by Hope Madden
Call me superficial, but I really enjoy those old school, pre-credit scares in horror films. (I am also a sucker for post-credit stingers, if I’m being totally honest.)
Done well, they set a tone, freak you out, and make you simultaneously afraid to watch the rest of the film and unwilling to turn away. Writer/co-director Justin Harding knows this, obviously. With a brief but exceptionally chilly opening sequence, he and co-director Rob Brunner dare you to finish their film, Making Monsters.
Christian (Tim Loden) and Allison (Alana Elmer) are planning for their wedding, beginning steps toward IVF, and struggling with the changes this is going to mean in their relationship as well as their livelihood. Apparently, their whole gig is a popular online prank show consisting of Christian scaring the poop out of Allison twice a week.
And she’s marrying him?
They run into an old friend, he invites them to his rustic new digs way out in BFE, and they sneak away for a quiet weekend. Or is it another prank?
If you think the viral prank horror premise is weak and tired, you are spot on. Luckily, Making Monsters doesn’t beat it to death, nor do they rely on found footage or a ton of shaky cam or even a lot of slickly produced viral videos. It’s all in there, but some of it serves a narrative purpose and none of it really wears out its welcome.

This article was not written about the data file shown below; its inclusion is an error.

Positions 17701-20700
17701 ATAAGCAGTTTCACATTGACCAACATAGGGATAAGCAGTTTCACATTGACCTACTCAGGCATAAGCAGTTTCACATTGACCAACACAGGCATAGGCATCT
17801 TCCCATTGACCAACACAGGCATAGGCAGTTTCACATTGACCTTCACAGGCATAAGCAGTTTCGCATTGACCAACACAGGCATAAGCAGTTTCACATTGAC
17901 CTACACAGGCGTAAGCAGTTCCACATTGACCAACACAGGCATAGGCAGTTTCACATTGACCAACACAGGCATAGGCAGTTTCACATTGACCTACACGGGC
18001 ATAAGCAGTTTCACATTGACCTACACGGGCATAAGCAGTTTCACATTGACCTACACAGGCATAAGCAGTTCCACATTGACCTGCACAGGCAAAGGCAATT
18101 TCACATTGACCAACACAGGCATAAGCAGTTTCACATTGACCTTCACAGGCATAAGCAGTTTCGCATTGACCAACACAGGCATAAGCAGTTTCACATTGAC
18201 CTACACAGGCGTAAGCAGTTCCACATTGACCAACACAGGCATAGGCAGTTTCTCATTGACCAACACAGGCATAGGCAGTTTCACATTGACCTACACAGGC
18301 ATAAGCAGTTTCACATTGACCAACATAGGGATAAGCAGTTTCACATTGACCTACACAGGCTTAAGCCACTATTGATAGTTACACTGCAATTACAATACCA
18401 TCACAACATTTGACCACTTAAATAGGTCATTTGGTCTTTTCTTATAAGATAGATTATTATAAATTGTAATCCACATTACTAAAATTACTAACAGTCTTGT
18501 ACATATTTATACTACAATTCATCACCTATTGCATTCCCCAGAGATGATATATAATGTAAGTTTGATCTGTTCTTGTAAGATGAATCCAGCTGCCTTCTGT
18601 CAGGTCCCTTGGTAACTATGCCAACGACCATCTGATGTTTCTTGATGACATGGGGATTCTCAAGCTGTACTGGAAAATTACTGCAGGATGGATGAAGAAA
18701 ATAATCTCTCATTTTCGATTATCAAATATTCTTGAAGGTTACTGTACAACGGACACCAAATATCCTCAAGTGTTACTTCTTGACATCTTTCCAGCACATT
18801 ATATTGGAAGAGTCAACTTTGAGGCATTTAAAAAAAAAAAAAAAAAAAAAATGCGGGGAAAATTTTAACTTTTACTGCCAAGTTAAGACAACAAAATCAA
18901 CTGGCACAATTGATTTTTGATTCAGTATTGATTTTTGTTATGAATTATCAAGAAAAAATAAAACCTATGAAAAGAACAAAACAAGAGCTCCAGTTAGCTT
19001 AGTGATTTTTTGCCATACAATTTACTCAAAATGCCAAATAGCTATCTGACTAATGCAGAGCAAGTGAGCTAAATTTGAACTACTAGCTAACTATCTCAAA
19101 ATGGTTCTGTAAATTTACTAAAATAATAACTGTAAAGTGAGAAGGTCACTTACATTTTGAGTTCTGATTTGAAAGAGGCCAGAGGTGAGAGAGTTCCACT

Elmer is especially solid, delivering a nuanced and believable character who loves and accepts Christian and remains optimistic that he, too, is ready to grow up. Allison is dimensional, and though it takes some time to realize it, so is Christian.
Jonathan Craig is a good time in a weird role, although he pulls too many tricks from Mark Duplass’s bag of magic to be truly fresh. Still, he’s fun in his own way and the rapport among the three main players rings true enough to elevate the material around them.
Not everything lives up to that first shock, but the next 80ish minutes of Making Monsters are worth a watch.